In 1998, Feltz evaluated the Hipparcos data to yield a distance of 510 light years.

Nugent in 2002 reevaluated the spectral types provided by Skiff to derive spectroscopic distances of 1900 +/- 750 and 550 +/- 230 light-years, respectively.

He published this, in fact, Journal of the Royal Astronomical Society of Canada, Vol. 96, p.63, in 04/2002. Huh!

checked Diadem

Tried to answer Sally-Anne's questions in her comment on my alpha Com article.

Q: Is it possible that the exact dates of periastron can be known?

A: Yes, I believe so. SkyTools 3 Professional shows that the orbit is "definitive." This suggests the orbital data is known with some confidence. I'm not an expert on these matters but I think there are 6 (?) parameters used to calculate an orbit, like eccentricity, argument of pericentre, etc.

Q: [Can periastron be determined] by counting forward from previous PA and comparing?

A: Yes, that should be quick and give a crude answer. But, again, if the orbit data are known, it should be possible to compute with some accuracy. According to the SkyTools Stellar Orbital Companion motion trails plot, the next periastron should occur late 2025 or early 2026.

Q: Do [you] have an idea when in spring '15 it will occur?

A: I did a plot and it actually looks like the close approach happened in November or December of 2014. And now, the B star, is moving to the north.
Q: "U said but rt now AB are separate... i guess that is to be expected since it's winter, or shd they not need to have so far to travel?"

A: I'm not sure I fully understand the question. In my 19 Jan 2014 post, I shared that the software predicted the stars to be 0.21 seconds-of-arc apart. This seems to correspond to the plot, i.e. about 1/3 of the maximum elongation. But they were moving closer. Now, a year later, they should be virtually on top of one another, so difficult or impossible to split. That is supported by the current report from SkyTools: "not splittable currently." In the summer of 2017, for two years, the stars should be far apart, almost at their maximum.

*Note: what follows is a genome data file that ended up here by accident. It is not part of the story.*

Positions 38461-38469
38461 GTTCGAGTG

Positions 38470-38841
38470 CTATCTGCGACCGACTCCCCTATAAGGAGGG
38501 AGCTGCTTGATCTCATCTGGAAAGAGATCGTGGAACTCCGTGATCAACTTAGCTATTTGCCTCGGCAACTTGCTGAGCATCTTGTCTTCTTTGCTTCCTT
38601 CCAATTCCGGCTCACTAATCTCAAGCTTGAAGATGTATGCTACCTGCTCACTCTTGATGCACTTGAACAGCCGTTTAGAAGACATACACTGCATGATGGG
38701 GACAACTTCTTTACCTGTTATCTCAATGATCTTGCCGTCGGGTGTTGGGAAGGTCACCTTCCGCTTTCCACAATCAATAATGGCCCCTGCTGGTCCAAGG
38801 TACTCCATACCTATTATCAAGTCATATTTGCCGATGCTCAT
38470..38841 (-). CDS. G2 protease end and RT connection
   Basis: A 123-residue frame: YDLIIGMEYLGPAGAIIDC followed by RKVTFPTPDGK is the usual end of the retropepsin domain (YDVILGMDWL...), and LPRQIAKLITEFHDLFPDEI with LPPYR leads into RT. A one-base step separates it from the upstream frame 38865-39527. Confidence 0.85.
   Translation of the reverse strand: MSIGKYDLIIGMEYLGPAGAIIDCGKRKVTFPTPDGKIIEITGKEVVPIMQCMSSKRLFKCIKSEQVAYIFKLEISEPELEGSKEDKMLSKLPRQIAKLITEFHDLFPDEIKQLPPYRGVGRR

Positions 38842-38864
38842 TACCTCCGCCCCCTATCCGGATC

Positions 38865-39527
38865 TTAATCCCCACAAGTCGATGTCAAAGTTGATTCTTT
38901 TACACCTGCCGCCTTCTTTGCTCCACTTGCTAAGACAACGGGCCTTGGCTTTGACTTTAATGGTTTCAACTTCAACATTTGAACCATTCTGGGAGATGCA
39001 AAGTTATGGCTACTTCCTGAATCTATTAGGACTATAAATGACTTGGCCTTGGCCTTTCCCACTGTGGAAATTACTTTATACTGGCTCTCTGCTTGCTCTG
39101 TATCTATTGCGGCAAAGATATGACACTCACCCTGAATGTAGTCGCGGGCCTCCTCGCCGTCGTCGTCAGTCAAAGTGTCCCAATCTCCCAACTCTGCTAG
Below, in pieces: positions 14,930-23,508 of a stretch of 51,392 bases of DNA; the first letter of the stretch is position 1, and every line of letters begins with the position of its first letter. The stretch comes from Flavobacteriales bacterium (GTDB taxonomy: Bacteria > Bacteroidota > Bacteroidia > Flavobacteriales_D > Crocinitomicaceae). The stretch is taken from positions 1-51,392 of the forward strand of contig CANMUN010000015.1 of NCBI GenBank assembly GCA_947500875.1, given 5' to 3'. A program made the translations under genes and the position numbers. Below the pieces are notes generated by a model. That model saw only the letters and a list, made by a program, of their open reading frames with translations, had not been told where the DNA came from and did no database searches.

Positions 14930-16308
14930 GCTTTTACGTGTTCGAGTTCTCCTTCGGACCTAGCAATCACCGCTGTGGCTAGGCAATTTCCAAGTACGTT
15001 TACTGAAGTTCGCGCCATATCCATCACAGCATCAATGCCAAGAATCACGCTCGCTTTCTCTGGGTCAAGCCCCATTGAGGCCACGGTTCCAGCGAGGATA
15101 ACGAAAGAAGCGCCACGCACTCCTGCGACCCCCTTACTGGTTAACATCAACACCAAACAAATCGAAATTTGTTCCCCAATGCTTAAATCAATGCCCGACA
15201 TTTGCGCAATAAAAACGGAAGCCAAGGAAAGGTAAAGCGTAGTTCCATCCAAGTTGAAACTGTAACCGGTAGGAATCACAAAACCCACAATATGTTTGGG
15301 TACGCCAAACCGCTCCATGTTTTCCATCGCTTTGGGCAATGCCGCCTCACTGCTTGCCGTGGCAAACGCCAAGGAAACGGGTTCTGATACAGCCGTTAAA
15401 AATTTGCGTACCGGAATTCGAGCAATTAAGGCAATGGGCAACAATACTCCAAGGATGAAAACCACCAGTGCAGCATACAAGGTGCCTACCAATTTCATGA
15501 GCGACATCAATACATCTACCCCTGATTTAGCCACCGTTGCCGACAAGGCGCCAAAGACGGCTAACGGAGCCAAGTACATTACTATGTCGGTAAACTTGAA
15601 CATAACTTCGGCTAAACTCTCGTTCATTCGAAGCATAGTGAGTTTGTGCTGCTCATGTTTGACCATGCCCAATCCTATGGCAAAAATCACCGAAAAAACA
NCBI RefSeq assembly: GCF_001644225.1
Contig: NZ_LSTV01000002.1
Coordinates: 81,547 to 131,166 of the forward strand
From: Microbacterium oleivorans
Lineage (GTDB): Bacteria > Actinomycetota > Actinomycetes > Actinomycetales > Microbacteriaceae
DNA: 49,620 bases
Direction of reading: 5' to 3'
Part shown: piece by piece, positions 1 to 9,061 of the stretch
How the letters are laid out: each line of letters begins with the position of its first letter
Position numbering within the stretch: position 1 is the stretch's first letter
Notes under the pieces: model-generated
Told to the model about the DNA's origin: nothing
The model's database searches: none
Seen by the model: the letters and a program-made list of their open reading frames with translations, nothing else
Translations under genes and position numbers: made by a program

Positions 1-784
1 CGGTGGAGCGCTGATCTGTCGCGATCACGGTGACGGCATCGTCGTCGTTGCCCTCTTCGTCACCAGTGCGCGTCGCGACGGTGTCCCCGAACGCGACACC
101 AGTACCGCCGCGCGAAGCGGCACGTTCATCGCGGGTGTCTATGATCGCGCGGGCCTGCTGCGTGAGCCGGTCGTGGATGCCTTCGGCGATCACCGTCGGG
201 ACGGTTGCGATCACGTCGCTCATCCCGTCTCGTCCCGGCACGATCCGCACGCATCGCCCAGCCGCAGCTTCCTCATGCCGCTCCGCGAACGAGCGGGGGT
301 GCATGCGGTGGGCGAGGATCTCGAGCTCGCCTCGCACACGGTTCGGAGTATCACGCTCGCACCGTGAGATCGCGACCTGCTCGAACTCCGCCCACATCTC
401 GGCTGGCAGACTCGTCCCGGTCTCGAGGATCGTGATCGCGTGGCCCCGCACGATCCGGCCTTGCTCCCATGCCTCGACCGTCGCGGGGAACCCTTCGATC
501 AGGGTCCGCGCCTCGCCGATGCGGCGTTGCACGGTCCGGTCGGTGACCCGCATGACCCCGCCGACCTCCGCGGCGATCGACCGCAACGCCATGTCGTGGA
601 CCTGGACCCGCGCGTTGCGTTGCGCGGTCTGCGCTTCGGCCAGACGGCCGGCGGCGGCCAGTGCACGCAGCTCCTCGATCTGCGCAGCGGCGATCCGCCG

See the Journal of Double Star Observations for more information.

clear again (Etobicoke)

Another clear night. And I've no options. Considered, briefly, with the "dry" roads sparking up the car and heading north. But, I was too tired. And I needed to research the Carmanere region... Mars was easy to see. Too late for the inner planets. Orion rising, belt nearly vertical.

headed home

Chose not to go to the meeting tonight. I just can't deal with some of the personalities. I don't need anger nor hostility. I'd much rather relax and have some quiet time. Could slow catch up on other overdue items.

Stu liked it

Saw this before leaving work.
Wow, what an issue. Beautiful images by Steve McKinney and Stuart Heggie, and great articles by Blake Nancarrow and John Percy.

What a great publication.
Stu McNair was referring to the February issue of the Royal Astronomical Society of Canada Journal.

The first software review in my Binary Universe column is out!

clear morning (Etobicoke)

As predicted by the weather peeps, it was clear. I could see a star above Regulus, after spotting Jupiter. {ed: That'd be Algieba at magnitude 2.2.} Turned around briefly. The Moon was now a proper crescent, well away to the east.

Tuesday, January 13, 2015

seems OK

Checked the weather page for the observatory. Seemed OK to me... Current and historical information was showing.

Monday, January 12, 2015

4 by 8

Tried to find some nice plywood from the local hardware store. They had a some grades. But they didn't cut at their location. They recommended visiting the Stockyards. Huh. Might have scraps.

got 'em! (Etobicoke)

Can't believe it. Captured Mercury in the point-n-shoot camera! Oddly, I could not see it naked eye (forgot my corrective lenses this morning).

When I stepped off the bus and saw the rather clear skies, I immediately remembered. I shot photos and then zoomed the display to see Mercury. Ah ha! To the right, almost horizontal.

fujifilm FinePix J20, manual mode, 1/40 second, f/5.6, ISO 1600, daylight white balance, hydro tower as a stabiliser.

Irony: I was at the corner of Islington and Titan.

helped Savi

Answered Savi's questions about the loaner Dobsonian. Size. How to load it in the car. Turn around time to get it, after booking online.

for the web site

Relayed Delaney's message to Schipper. New speaker for Wednesday's meeting.